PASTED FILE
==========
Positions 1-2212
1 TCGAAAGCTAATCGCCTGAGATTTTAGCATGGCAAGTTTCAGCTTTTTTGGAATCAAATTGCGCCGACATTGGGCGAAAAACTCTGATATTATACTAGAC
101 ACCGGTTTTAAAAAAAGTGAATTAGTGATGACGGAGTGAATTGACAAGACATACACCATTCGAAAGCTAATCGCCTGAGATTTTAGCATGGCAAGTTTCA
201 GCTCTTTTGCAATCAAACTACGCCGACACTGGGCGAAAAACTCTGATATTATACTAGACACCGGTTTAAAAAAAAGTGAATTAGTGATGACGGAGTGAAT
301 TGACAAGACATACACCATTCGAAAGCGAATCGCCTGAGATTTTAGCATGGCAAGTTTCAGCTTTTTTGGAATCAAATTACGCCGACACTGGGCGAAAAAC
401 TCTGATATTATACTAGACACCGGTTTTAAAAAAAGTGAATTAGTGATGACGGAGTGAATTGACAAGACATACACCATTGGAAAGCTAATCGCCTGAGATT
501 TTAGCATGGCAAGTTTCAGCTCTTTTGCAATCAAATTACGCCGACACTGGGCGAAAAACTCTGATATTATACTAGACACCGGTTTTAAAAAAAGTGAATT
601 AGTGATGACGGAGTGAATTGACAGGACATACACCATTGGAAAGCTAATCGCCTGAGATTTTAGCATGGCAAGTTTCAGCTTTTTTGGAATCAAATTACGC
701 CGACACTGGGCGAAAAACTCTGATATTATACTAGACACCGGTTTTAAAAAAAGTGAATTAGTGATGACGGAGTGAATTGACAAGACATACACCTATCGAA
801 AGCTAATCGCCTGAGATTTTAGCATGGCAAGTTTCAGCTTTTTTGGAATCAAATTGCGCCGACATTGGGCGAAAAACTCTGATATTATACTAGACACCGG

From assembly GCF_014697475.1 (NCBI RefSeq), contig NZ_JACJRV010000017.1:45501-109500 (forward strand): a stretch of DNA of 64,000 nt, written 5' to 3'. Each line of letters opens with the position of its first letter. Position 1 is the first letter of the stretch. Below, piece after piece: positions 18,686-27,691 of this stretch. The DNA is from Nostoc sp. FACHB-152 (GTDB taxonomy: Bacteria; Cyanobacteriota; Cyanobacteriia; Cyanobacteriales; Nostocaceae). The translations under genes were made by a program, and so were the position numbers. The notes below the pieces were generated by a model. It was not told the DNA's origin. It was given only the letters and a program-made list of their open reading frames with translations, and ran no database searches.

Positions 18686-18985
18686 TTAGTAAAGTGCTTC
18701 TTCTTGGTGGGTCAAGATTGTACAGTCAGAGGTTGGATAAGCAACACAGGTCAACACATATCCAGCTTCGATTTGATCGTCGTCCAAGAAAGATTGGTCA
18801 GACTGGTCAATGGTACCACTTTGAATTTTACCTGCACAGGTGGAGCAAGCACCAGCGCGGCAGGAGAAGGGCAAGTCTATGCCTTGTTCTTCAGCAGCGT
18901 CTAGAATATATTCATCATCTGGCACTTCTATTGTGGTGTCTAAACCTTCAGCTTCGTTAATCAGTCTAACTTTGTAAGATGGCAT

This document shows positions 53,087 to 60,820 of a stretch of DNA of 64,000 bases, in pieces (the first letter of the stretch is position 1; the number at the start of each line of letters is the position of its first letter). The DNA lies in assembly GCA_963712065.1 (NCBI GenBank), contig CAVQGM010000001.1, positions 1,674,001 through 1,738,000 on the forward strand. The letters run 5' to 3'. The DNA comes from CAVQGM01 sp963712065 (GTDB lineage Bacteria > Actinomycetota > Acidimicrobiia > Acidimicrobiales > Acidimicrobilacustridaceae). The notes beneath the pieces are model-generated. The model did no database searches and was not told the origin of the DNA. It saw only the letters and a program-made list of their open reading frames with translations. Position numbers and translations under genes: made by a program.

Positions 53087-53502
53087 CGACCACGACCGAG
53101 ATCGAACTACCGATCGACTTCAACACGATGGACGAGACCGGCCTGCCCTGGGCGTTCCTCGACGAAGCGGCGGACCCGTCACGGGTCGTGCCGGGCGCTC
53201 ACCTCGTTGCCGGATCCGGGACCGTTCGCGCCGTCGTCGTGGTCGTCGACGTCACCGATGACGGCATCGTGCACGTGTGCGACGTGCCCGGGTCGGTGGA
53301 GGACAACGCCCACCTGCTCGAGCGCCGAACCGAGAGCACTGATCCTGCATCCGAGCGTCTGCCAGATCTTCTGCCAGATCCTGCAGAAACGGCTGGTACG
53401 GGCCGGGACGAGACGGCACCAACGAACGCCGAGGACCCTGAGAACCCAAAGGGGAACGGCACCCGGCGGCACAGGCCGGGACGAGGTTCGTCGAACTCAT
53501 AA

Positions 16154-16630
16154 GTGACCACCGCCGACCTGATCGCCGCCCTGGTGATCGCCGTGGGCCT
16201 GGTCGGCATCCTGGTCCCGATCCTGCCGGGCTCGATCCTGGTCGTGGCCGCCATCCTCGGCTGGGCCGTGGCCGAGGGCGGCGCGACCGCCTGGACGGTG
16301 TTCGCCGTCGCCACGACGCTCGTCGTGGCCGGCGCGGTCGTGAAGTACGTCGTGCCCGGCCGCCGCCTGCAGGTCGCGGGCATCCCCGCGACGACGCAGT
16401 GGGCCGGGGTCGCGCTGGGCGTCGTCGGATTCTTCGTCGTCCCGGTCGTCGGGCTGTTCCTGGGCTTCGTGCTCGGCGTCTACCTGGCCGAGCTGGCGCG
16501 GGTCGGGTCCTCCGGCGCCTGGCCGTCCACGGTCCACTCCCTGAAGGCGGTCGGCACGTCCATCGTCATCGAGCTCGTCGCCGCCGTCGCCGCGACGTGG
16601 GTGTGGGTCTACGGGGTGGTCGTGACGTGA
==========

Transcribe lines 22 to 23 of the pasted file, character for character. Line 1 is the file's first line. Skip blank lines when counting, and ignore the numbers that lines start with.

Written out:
53301 GGACAACGCCCACCTGCTCGAGCGCCGAACCGAGAGCACTGATCCTGCATCCGAGCGTCTGCCAGATCTTCTGCCAGATCCTGCAGAAACGGCTGGTACG
53401 GGCCGGGACGAGACGGCACCAACGAACGCCGAGGACCCTGAGAACCCAAAGGGGAACGGCACCCGGCGGCACAGGCCGGGACGAGGTTCGTCGAACTCAT